I remember when I was young the awe of lay people when confronted with computers. A machine that could calculate with blazing fast precision was something out of this world. We used to call them, at least in Italian, Electronic Brains. And some scientists were forecasting a time when this electronic brains indeed would match our reasoning capabilities and even surpass them. Some are seeing this as happening right now and most agree that in the next decade we will have computers passing the Turing test, becoming indistinguishable from humans in terms of reasoning.
But now there is an unexpected twist to this vision of an electronic brain.
Brain electrode to interface neurons with a computer
MIT’s Technology Review picks up the discussion on brain coprocessors, computers that can be associated with our brain to increase its performances and provides arguments for its feasibility and the need for some standard architecture that can foster this goal.
The progress in bioengineering is making it possible to probe the brain with a resolution of a few neurons and it is expected we will be able to interact with a single neuron. Even if this will not be viable in a short time, the plasticity of our brain can provide turn-around to this lack of resolution and make it possible to intercept signals coming from external probes and process them. Couple this with the increasing capability to analyze what is going inside our skull and you get a human computer interface at the processing level.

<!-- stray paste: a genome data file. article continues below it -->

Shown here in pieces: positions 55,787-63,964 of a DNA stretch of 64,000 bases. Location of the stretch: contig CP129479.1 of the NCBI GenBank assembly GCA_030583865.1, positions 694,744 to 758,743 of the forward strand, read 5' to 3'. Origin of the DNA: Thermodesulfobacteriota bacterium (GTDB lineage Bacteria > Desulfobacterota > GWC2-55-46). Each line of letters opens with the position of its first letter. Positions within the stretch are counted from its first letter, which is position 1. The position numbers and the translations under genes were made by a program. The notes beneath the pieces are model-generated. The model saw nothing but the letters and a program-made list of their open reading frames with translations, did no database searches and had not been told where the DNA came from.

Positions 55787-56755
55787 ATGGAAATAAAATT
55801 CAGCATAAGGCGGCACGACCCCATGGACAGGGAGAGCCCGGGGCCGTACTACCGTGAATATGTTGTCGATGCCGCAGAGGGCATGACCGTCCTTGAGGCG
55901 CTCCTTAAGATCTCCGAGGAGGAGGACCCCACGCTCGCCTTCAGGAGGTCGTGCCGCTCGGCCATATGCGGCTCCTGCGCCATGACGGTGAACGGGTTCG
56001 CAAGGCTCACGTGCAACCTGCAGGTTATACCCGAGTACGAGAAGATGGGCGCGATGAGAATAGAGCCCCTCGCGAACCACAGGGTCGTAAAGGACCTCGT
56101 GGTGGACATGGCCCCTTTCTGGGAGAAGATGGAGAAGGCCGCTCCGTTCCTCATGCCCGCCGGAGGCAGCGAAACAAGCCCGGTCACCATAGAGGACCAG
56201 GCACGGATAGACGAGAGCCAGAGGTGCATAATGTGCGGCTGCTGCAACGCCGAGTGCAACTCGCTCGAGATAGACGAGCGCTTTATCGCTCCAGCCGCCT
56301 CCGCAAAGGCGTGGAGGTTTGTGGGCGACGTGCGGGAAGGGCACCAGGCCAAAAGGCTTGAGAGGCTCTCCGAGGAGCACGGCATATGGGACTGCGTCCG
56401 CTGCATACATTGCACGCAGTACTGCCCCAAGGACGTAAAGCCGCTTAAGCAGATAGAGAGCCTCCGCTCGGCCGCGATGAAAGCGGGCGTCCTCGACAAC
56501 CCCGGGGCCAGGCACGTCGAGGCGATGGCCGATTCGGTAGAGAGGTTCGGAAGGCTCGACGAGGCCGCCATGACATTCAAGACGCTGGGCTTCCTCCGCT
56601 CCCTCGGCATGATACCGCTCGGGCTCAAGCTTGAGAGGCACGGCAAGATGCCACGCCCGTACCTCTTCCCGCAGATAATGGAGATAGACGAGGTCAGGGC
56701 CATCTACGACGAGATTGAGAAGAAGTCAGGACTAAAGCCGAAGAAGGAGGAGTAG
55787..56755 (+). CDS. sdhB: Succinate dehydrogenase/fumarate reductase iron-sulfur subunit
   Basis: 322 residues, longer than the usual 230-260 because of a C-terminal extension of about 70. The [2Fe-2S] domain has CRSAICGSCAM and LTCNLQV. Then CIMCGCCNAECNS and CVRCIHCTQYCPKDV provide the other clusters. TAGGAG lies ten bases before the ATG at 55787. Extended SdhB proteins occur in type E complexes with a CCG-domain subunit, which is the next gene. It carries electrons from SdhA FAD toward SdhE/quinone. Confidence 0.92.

This is what scientists have start to address as a brain coprocessor, a computer connected to our brain that can augment its processing capabilities. Clearly this would open up science fiction scenarios, such as the ones depicted by Douglas Hofstadter in “The Minds’ I” (a must read book on the philosophy of mind).
We are not there yet, or are we?
In fact, and this is what the authors discuss in the paper, if we just relax the requirement to have a physical interconnection between a physical brain and a computer we are already getting very close to this “brain coprocessor”. IT evolution can get us even closer in just a few years.
The capabilities to appreciate the context by a computer and to process information about a person, his experiences, make possible to have sophisticated interactions.
In reality we are getting to the point that these interactions become part of our decision process and effectively we act as if we have a brain coprocessor plugged in. Actually, I feel easier with this sort of loose connectivity than thinking of having a hard connection between my brain and a computer.
I guess that as long as the brain coprocessor lives in a shade and I do not feel like I am basing my decision on that I would feel ok. This, by the way, is already happening for airplane pilots that land a plane on a foggy runway using computer eyes to tale decisions. This happens seamlessly and most pilots would tell you that they are landing the plane without perceiving any intrusion from the computer(s). It will happen soon to us, driving cars with computer assisted driving and enhanced vision (projecting obstacles on the windshield).
On the other hand, the more transparent this brain coprocessor is going to be the more issues will emerge. Who’s going to take responsibility if something goes wrong? Can we tell “not my fault, it was my brain coprocessor that went awry!”?
I am sure we are moving in this direction as we are transforming our ambient into an aware entity and as a consequence we will adapt subtly our behavior to this new dimension. It is a new world with unexpected twists awaiting for us.